Hello, fellow Trent film fans! After our successful double bill of Buster Keaton’s The General (1926) and Charlie Chaplin’s Modern Times (1936), the Trent Film Society (TFS) is excited to switch gears and screen three back-to-back Hollywood themed films.
To kick this off, we will bring to you a screening of the highly underrated Tim Burton film, Ed Wood (1994), starring Johnny Depp in the titular role. Released in 1994 to strong reviews albeit abysmal box office returns, Ed Wood follows the true story of famed Hollywood director Edward Davis Wood Jr., a filmmaker from the 1950s and ‘60s who was notorious for his catalogue of critically- and commercially- reviled films. The film follows Ed as he journeys through producing some of his most well-known films, as well as
examining his strong relationships with those who accompanied him in his directorial pursuits.
When looking through Ed Wood’s history, it really makes you wonder how this movie avoided devolving into a two-hour mockery of the man’s life and career. I mean, with a filmography that includes such films as The Sinister Urge (1960), Glen or Glenda (1953), and the infamously awful Plan 9 from Outer Space (1959), as well as his notoriously peculiar public persona, it could have been very easy for Burton and co. to produce a completely mean-spirited ridiculing of Ed Wood and his Hollywood escapades. What this film does shockingly well though, is it avoids this temptation and instead goes beyond his persona and really tries to understand Ed Wood, the person. With this approach, the film avoids shaming Wood and instead plays as a love letter to his undeniable resilience and creativity.
Much of this can be credited to Burton’s strong appreciation of Wood. While Burton has proven to be much more successful both commercially and critically with his filmography, when compared to Wood both directors share many artistic traits with one another. Like Wood, Burton is also a filmmaker who is able to obtain a large amount of creative freedom with his projects, has a strong cult following, dabbles in the eccentric, and has a core group of consistently used actors.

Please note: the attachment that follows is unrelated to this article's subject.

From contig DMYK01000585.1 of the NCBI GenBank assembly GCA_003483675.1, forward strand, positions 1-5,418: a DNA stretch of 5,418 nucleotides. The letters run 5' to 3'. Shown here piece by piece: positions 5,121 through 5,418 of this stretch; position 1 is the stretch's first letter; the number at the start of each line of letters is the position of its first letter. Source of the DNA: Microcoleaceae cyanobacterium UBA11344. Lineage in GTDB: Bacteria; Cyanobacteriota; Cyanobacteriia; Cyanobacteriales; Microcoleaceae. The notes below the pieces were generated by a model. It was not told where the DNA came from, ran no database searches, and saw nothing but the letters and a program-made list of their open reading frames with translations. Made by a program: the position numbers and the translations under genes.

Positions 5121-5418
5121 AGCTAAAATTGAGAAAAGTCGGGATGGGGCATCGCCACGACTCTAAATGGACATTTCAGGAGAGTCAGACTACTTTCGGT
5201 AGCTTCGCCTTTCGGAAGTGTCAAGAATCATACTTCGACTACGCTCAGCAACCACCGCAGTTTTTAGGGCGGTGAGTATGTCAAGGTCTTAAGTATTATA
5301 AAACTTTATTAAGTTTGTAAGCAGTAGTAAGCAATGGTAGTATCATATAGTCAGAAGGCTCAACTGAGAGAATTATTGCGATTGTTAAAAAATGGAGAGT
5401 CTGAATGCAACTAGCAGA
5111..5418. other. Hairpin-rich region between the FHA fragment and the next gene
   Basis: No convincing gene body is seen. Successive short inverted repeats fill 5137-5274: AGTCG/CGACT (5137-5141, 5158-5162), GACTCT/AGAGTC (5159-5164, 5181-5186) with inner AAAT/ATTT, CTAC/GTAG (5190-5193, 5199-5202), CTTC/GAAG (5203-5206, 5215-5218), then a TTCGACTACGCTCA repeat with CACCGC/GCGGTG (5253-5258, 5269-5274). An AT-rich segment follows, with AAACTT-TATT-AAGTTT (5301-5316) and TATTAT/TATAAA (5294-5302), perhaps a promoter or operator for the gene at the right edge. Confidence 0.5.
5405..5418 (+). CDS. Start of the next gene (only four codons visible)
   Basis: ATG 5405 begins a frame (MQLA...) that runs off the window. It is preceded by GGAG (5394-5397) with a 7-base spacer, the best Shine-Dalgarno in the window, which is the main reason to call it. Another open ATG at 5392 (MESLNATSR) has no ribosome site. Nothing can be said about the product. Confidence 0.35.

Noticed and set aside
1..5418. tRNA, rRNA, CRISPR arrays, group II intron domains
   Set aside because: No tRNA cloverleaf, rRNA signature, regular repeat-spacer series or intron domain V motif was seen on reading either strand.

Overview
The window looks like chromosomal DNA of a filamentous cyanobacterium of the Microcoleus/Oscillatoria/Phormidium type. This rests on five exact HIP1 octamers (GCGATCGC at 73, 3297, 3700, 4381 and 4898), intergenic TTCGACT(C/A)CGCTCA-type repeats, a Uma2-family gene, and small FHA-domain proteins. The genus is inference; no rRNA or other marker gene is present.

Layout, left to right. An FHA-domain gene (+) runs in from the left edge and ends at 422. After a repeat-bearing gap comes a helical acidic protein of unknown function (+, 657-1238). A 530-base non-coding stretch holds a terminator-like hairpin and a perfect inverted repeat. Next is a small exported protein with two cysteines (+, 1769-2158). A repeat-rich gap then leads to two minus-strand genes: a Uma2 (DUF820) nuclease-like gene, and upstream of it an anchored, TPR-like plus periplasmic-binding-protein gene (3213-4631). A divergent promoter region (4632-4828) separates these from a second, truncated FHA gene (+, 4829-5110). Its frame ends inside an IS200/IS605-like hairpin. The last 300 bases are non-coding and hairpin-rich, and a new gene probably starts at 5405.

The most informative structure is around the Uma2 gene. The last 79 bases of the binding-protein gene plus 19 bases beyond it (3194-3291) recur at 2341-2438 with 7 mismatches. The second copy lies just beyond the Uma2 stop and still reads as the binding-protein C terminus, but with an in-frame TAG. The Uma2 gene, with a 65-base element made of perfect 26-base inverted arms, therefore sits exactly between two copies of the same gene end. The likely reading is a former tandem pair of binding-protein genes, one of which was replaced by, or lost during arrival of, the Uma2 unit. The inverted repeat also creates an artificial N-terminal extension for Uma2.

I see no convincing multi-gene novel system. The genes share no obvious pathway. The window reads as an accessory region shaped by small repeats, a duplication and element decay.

With similarities like this, and more, it is very easy to see why Burton has such a deep admiration for Wood’s creative output, and that admiration bleeds out into the film very evidently. With his choice of a retro-like black and white aesthetic, mixed with 1950s B-movie sensibilities (such as a zany over-the-top and energy, mixed with some obvious sound-stages and a dramatic score), Burton successfully celebrates the plight of the artist who is struggling to have their voice heard. By doing this, he creates a film that is not only extremely unique and entertaining, but also relatable and surprisingly touching. When we live in a contemporary society chock-full of cynical cinema, it is nice to be able to sit back and enjoy a film that is as unabashedly optimistic as Ed Wood.
So, with all that said, the TFS would like to invite you all to Artspace at 8PM on Wednesday, November 11 for a screening of this underseen gem of a film. Like all of our other screenings, this showing is absolutely free and all people are welcome. Hope to see you there!